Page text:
The Courtauld cassoni were displayed alongside other superb examples of chests and panels. Discover the stories behind these chests and gain rich insights into Florentine art and life at the height of the city’s glory.


Paths to Fame: Turner Watercolours from The Courtauld

30 Oct 2008 – 25 Jan 2009

This exhibition was the first full display of The Courtauld Gallery’s outstanding collection of watercolours by J.M.W. Turner (1775-1851). The works span the artist’s career from important early landscapes made when he was a teenager, to the highly finished watercolours and his celebrated expressive late works.

The works from The Courtauld Gallery were supplemented by closely related loans from Tate and private collections, enabling viewers to see the development of some compositions from early sketches and exploratory ‘colour beginnings’ to finished watercolours and published prints.

The Courtauld Cézannes

26 June – 5 Oct 2008

Also on display was a previously unexhibited group of nine autograph letters in which Cézanne reflects upon the principles of his artistic practice.

Renoir at the Theatre: Looking at La Loge

21 February – 26 May 2008

The exhibition united this exceptional picture with Renoir’s other paintings of elegant Parisians on display in their loges.

It also included other depictions of the theatre box by his Impressionist contemporaries, with important works by Mary Cassatt, Edgar Degas and others borrowed from international collections. Their shared interest in the spectacle of modern society at the theatre is further explored through a rich array of printed material such Elijah Daniel Nudes contemporary fashion magazines and caricatures.


Walter Sickert: The Camden Town Nudes

25 October 2007 – 20 January 2008

This was the first exhibition devoted to these radical works produced in Camden Town, north London, between 1905 and 1913. The uncompromising realism of Sickert’s nudes, set on iron bedsteads in the murky interiors of cheap lodging houses, challenged artistic conventions and divided critical opinion.

Temptation in Eden: Lucas Cranach’s Adam and Eve

21 June – 23 September 2007

This stunning exhibition was the first in Britain devoted to the great German Renaissance painter Lucas Cranach the Elder (c.1472-1553).

This beguiling painting demonstrates Cranach’s outstanding gifts as a portrayer of landscape, animals and the female nude.

Guercino: Mind to Paper

22 February – 13 May 2007

A prolific and fluent draughtsman who was known as ‘the Rembrandt of the South’, he was hailed for his inventive approach to subject matter, his deftness of touch and his ability to capture drama and movement.  This exhibition reflected the artist’s extraordinary technical and stylistic versatility, and was the second joint exhibition to be organised as part of the Courtauld Institute of Art’s ongoing collaboration with the J. Paul Getty Museum, Los Angeles.


David Teniers and the Theatre of Painting

19 October 2006 – 21 January 2007

With loans from the Museo del Prado, the Royal Collection, the National Gallery of Ireland, Glasgow Museums and the British Library, the exhibition gave an in-depth account of this influential project which provided the foundations for the modern catalogue and documented one of the greatest princely collections ever assembled.

All Spirit and Fire: Oil Sketches by Tiepolo

23 February – 29 May 2006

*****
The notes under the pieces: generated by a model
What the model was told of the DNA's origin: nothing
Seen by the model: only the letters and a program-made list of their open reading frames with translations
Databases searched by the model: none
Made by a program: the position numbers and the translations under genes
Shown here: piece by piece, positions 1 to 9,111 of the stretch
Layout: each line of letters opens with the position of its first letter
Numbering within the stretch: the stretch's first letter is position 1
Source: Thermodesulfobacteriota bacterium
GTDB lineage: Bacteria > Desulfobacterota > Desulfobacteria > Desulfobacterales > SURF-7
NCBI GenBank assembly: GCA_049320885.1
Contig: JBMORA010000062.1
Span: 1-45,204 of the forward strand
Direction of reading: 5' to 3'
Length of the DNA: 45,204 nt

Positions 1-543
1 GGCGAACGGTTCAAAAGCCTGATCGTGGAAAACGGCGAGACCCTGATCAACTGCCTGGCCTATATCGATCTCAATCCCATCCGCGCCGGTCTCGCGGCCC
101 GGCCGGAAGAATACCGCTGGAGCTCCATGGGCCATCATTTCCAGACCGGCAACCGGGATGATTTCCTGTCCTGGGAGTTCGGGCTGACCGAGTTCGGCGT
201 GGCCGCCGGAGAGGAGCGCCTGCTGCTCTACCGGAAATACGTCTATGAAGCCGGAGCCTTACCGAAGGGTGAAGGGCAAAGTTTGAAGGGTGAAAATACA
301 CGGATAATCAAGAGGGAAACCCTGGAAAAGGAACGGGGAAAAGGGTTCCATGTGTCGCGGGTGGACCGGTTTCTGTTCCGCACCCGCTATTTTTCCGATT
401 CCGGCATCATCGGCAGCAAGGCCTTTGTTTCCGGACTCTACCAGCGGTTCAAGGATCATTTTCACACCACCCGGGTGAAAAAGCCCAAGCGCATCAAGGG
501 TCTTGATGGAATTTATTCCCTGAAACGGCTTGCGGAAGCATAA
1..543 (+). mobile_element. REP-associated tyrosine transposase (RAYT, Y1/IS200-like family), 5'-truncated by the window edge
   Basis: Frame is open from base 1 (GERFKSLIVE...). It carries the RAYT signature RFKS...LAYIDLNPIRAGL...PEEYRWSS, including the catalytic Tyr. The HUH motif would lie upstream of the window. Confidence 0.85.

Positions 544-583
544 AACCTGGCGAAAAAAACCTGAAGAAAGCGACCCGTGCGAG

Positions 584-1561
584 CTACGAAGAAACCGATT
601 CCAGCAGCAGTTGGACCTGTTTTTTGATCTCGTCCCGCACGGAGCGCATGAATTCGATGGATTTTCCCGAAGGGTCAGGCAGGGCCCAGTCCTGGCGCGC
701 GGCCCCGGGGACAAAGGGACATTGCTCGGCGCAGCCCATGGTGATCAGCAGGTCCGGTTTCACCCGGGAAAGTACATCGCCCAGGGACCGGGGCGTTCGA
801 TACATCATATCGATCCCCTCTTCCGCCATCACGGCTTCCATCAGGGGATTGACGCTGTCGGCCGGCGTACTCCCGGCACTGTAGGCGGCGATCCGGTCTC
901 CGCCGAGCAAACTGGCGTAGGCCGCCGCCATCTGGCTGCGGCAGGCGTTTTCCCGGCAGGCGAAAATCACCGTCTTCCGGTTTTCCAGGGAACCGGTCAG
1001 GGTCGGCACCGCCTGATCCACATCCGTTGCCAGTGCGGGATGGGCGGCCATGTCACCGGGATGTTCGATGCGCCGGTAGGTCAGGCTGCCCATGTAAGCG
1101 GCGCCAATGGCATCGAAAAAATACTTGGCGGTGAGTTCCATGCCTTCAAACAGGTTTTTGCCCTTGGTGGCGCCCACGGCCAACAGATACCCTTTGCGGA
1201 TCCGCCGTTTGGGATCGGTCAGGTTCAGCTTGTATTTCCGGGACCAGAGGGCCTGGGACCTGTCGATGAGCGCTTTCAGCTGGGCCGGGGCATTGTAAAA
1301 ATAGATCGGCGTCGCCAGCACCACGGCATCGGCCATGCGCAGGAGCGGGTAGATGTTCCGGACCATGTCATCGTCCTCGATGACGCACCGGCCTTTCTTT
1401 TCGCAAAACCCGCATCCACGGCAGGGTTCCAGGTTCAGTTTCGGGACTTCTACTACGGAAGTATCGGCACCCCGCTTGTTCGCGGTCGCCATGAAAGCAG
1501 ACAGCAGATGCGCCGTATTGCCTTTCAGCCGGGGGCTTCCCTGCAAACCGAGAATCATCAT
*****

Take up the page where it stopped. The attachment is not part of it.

He is best known for his monumental frescoes and altarpieces. Yet some of Tiepolo’s finest work can be found in the small, rapidly executed oil sketches which he made in association with these grand compositions. They exemplify the qualities of all spirit and fire which contemporaries saw as characteristic of Tiepolo’s work.

This exhibition was focused around the important group of oil sketches and drawings by Tiepolo belonging to The Courtauld and other British collections, spanning his entire working life. The unusual intimacy of these confident and fluid works of art reveal the vigorous imagination of a great artist at work.


André Derain: The London Paintings

27 October 2005 – 22 January 2006

André Derain (1880-1954) came to London in 1906 to paint a series of works that would rival Claude Monet’s earlier celebrated views of the city. The result was an extraordinary group of large-scale paintings which overthrew conventions with their unrestrained use of pure colour and exuberant brushwork.

Gabriele Münter: The Search for Expression 1906-1917

23 June – 11 September 2005

Gabriele Münter (1877-1962) played a vital role in the development of German Expressionism in the early years of the 20th century. She was at the forefront of a group of highly influential avant-garde artists, including her lover Wassily Kandinsky, who redirected the course of German modernism and shaped Expressionist aesthetics.

This exhibition charted Münter’s extraordinary artistic development from her early Impressionist-inspired paintings of Sèvres on the outskirts of Paris, to the bold and brightly coloured innovative Expressionist works she produced in the small town of Murnau, deep in the Bavarian Alps.

Drawings Gallery exhibitions and displays


Artists at Work

3 May 2018 – 15 July 2018

Artists have long taken pleasure in representing themselves at work, in their studios or academies, out and about in a landscape or recording their own likeness. Depictions of the artist in the studio are about creative concentration and introspection and, like self-portraits, are reflections on practice and identity. The care taken in recording the studio apparatus of easels, palettes, or assistants grinding pigments, indicates their significance for practitioners. The studio might be the everyday workshop of dirty brushes and sculptural debris, but it is also the place of allegory and myth where artists perform or dream. Through a selection of drawings Bridget Marqaurdt Naked the sixteenth to the twentieth century, this exhibition aims to illustrate the range in which artists have represented themselves and others making art.

This exhibition was curated by Deanna Petherbridge, author of The Primacy of Drawing: Histories and Theories of Practice, in collaboration with Anita Viola Sganzerla, and was accompanied by a catalogue written by these two authors.